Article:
Friday, June 29, 2007

Book Review: Stephen Finlan

One of the best writers and scholars I have read on the subjects of the atonement is Stephen Finlan. I find that often when Christians come to discuss sacrifices, they make their own assumptions about what sacrifices achieved based on their ideas about Jesus and sacrifices prefiguring Jesus. Then, in a bout of circular reasoning, they turn around and look at the New Testament and interpret every sacrificial referent as being proof of their ideas about the atonement. I found that concepts Finlan introduces helped greatly to clarify the situation and his analysis of the evidence was extremely worthwhile. So if you've occasionally wondered how ancient sacrifices worked, or what Paul was meaning when he referred to them, then you need to read Finlan's work.

Stephen Finlan's first book was called The Background and Content of Paul's Cultic Atonement Metaphors, 2004. I believe this work was largely based on his PHD research on this topic. As such, this book is quite difficult reading, at times I found myself wishing a good editor had been let loose on the work.

In the first part of the book, different ideas about how sacrifices work are analyzed. I found especially interesting three concepts he introduced here and explored:
  1. the idea of looking cross-culturally in the ancient world to see if the writings of other cultures could help enlighten us about how people at that time saw sacrifices as working, and thus other cultures' views could be compared against Israel's.
  2. the idea that within one culture different types of sacrifices could be understood to work differently to each other. Not all sacrifices function in the same manner.
  3. the idea that within a culture the ideas about how sacrifices work and the purpose of sacrifices could change over time, and individuals could disagree over the function of and importance of sacrifices. He traces the typical patterns of thought-change over time among other sacrificial cultures and sees this same development throughout the bible.
In part two of the book he moves to analyzing Paul's use of sacrificial language. Finlan looks at how and why Paul uses sacrificial references in his writings. He finds Paul has a habit of merging sacrificial language with all sorts of other concepts - economics, slavery, judicial etc. Paul's usage of sacrificial language is thus really complicated, and Finlan's complicated writing doesn't make it much easier to understand.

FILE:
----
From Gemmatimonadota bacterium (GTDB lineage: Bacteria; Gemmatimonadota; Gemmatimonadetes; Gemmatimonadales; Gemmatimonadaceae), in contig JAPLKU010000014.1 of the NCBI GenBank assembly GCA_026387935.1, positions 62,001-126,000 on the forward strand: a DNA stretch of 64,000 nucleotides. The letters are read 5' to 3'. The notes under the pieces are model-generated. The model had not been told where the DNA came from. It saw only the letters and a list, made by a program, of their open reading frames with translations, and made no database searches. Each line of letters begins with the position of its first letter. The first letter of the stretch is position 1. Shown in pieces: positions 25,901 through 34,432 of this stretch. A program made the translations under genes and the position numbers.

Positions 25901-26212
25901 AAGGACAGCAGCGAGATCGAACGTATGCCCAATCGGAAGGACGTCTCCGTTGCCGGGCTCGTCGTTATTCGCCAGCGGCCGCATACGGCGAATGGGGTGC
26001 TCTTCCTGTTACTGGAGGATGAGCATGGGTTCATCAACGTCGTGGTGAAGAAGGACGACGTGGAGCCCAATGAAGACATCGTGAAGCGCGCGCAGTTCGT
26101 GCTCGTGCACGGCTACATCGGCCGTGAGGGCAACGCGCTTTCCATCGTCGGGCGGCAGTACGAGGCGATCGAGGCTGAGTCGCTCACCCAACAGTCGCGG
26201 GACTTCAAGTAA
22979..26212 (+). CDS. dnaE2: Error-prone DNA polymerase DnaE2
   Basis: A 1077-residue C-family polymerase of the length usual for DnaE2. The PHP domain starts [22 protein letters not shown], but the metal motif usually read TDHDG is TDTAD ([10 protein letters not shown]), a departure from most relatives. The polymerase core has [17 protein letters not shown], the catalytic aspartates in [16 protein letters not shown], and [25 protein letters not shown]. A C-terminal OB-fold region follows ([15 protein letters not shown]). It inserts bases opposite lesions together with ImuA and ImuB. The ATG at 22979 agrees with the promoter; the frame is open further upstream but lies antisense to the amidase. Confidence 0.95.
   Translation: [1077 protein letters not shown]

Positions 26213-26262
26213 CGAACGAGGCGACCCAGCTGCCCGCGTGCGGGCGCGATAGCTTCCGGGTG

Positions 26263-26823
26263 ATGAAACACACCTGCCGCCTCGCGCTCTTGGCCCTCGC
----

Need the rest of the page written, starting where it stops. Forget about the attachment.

Finlan's second book is called Problems with Atonement: The Origins of, and Controversy about, the Atonement Doctrine, 2005. My wish about letting a good editor loose on the previous book has been granted! There is a very strong content overlap between this book and the previous book (as a result, I have a tendency to get confused about which piece of content is in which book). The major difference is that this one is highly readable. The original work has been compacted and slimmed down to a nice little 144 page wonder. Most of the significant content from the previous book is maintained in more concise fashion.

New in this shorter work are discussions about atonement doctrine itself within Christianity. The reader is led through Finlan's conclusions about sacrifices, and introduced to Paul's complex use of them in a much nicer way than the first book did. He looks at all the various atonement motifs and ideas that Paul uses and combines, and analyzes what Paul was meaning by them. His final conclusion is that he does not think Paul was meaning to imply that Christ performed "atonement" in the typical English sense of the word. ie Paul did not think Christ literally atoned for sin in anything close to the way Penal Substitution would suggest. Finlan then looks at what people throughout history have seen Christ as achieving and critiques their view before offering his own (which is the Recapitulation / Incarnation model).

In short, Finlan's book is a very high quality, readable, scholarly work on important subjects of ancient sacrifices and Paul's use of sacrificial language which are normally dealt with very poorly, but which no Christian who is interested in the atonement can afford to be ignorant of. In short, if you want to think you know something about the atonement you really do have to read Problems with Atonement, and if after you've read it, you're keen for more then read The Background and Content of Paul's Cultic Atonement Metaphors as well.

Stephen Harris, one of my favorite bloggers (who really needs to blog more often! ~hint~ ~hint~), has written a lengthy review of Finlan's Problems with Atonement here.

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